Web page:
3) The fact that the Budget Cmte. gets to review any recommendations BEFORE they are officially presented to the Prez and Veep also shows that they just want an excuse to write more bad laws, not make real policies. It's a lot easier to tell everyone that they can't do x y or z (like use crypto, have open access at libraries, etc) then to bother to train, recruit, and outfit top-notch people to help get after the real crooks.

    4) He's pulled in just about every freaking major association and commission in the GubMint. Can you say False Consensus Building?

    In short, the whole thing is just a made-to-order straw man for law enforcement and the Porn Police, IMHO.

    If anything, this should not be something that's limited to Federal committees. Write your Congressmen and Senators and DEMAND that the users of new technologies get a voice in the proceedings.

    Foreign Slashdotters: Protest, protest, protest and make sure that YOUR governments remind the US that they ain't the only game in town. Use crypto. Help foster use of encryption standards that work between the US and the rest of the planet.

    Hope this sheds some light w/o generating too much heat.

  • It seems to me that the summary of the Executive Order posted above the discussion is somewhat misleading.

    The summary: is mandated to investigate how current federal law can be used to investigate and prosecute Internet users, propose new laws, regulations, and technology development to assist investigations, and study existing and potential technological tools for mandatory internet censorship.

    The (most relevant) actual text from the Executive Order:

    (3) The potential for new or existing tools and capabilities to educate and empower parents, teachers, and others to prevent or to minimize the risks from unlawful conduct that involves the use of the Internet.

    How exactly is there any provision for mandatory censorship?

    As others readers have pointed out, let us get the facts straight before posting an article. Slashdot (or at least the person submitting the summary) just looks stupid otherwise.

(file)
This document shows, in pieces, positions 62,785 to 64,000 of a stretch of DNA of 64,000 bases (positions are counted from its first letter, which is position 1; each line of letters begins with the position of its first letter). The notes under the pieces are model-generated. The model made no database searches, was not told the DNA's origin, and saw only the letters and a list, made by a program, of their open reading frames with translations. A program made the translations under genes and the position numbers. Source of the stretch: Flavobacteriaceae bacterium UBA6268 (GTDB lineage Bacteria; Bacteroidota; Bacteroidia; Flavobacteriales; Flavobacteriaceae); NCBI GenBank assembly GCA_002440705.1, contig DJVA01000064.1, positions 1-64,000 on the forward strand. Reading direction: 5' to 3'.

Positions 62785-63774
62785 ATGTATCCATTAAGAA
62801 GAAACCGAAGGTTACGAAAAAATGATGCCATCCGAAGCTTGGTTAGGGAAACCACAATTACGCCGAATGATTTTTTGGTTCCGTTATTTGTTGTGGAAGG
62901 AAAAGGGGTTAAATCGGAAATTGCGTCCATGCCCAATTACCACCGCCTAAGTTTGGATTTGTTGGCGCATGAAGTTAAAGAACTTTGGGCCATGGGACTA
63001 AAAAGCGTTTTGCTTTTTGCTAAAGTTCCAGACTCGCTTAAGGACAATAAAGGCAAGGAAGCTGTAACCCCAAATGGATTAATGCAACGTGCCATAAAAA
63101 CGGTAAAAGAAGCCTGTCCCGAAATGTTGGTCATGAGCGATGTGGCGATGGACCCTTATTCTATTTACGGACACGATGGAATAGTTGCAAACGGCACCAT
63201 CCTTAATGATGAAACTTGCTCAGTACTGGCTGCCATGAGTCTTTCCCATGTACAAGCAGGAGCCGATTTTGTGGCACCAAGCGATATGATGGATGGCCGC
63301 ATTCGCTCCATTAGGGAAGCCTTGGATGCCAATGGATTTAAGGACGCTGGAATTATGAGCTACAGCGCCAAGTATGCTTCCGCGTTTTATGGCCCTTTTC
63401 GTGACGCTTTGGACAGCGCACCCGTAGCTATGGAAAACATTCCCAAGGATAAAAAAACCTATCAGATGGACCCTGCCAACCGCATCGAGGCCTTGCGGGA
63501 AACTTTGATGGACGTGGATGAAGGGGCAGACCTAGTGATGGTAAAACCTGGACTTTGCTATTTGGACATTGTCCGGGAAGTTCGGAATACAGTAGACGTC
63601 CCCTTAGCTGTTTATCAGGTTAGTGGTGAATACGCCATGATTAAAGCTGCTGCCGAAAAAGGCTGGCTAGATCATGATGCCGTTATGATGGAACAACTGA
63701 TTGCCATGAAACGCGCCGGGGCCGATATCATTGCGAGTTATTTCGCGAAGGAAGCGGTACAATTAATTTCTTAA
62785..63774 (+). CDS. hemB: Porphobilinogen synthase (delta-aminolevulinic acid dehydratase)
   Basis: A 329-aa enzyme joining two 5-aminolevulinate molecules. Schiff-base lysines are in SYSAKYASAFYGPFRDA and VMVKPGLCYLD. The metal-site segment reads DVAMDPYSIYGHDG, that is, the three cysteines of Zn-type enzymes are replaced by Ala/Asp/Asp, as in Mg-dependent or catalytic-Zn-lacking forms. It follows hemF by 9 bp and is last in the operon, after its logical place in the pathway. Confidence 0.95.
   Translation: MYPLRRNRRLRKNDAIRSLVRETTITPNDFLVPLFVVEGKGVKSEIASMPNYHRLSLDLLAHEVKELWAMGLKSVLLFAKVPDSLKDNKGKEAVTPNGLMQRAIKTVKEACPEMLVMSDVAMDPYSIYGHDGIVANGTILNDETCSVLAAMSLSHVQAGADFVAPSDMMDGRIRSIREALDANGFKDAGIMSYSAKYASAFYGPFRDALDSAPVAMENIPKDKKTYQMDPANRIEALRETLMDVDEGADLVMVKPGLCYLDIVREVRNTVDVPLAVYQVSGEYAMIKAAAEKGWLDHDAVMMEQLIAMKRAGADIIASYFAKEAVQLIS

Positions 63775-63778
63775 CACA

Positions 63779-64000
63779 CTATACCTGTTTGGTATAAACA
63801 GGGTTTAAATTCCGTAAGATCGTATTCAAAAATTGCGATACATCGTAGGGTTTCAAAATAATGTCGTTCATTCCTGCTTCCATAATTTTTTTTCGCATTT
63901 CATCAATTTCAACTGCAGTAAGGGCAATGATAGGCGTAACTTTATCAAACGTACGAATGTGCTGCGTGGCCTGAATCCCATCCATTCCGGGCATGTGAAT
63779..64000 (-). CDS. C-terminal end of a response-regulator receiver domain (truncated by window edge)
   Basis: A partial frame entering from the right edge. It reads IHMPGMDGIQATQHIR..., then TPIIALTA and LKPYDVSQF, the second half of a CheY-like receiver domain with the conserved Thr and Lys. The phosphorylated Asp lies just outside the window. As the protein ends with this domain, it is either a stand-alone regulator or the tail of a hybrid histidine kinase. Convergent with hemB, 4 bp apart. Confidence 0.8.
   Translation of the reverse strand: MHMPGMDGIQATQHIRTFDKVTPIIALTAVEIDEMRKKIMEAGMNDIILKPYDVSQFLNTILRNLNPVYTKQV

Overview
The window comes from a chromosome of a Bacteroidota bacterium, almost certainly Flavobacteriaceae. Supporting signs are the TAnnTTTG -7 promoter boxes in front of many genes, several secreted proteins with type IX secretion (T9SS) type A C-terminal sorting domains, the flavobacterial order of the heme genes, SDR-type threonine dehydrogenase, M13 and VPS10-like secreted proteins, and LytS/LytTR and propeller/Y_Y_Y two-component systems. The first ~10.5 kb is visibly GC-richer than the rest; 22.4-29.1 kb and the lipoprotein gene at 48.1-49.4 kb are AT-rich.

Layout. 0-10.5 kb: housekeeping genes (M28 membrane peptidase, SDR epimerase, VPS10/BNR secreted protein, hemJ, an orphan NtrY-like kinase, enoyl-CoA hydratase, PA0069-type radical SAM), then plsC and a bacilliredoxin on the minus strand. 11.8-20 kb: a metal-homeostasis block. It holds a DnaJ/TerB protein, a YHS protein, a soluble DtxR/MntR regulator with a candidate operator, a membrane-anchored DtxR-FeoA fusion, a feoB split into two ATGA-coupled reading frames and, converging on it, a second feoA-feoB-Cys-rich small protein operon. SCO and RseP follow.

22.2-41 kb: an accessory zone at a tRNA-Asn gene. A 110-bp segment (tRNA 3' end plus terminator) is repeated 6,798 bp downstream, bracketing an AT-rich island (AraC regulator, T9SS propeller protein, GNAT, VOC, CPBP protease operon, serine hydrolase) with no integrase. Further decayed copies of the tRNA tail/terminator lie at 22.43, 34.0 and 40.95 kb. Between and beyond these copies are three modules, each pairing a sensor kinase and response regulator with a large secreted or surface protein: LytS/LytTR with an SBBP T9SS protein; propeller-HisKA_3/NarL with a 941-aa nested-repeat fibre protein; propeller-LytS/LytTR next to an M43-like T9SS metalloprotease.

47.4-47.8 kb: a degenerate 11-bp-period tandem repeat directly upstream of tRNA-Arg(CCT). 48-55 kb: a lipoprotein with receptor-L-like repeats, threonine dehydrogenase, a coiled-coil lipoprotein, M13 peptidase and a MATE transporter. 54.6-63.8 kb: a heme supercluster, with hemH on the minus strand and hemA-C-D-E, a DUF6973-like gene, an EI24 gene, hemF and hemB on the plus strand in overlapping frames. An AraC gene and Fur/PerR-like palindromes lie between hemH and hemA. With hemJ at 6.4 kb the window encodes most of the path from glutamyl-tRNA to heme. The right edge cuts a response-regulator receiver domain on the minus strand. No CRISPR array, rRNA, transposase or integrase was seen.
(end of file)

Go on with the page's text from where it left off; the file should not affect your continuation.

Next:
Secondly, this is just the United States. While the American government may not realize it yet, they do not create legislation for the rest of the world. If any material is banned (remember, this executive order is not calling for that) just look it up in Canada, Sweden, Turkey, whereever.

    Relax! PS: Apologies for submitting this comment twice (once as an AC). My mistake.
  • Expect lots of overseas accounts. Our president is now creating crime on the internet. Just like the war on drugs, now we will have a war on information and expression of extreme thoughts written into text. It will be here soon...
  • Not only are executions more expensive, but there is always the risk that you are executing someone that isn't guilty.

    So, then, why don't we just throw them in jail with no possibility of parole?
  • All of the activities described are already illegal -- they just want more power to control the net.

    The Internet is turning into the great equalizer and the traditional media and established political parties don't like it. Unfortunately for us, they still have the power and no qualms about using it. And, almost as if to prove that last point, they picked Janet Reno to chair the committee. This is scary.

1 Angstrom: measure of computer anxiety = 1000 nail-bytes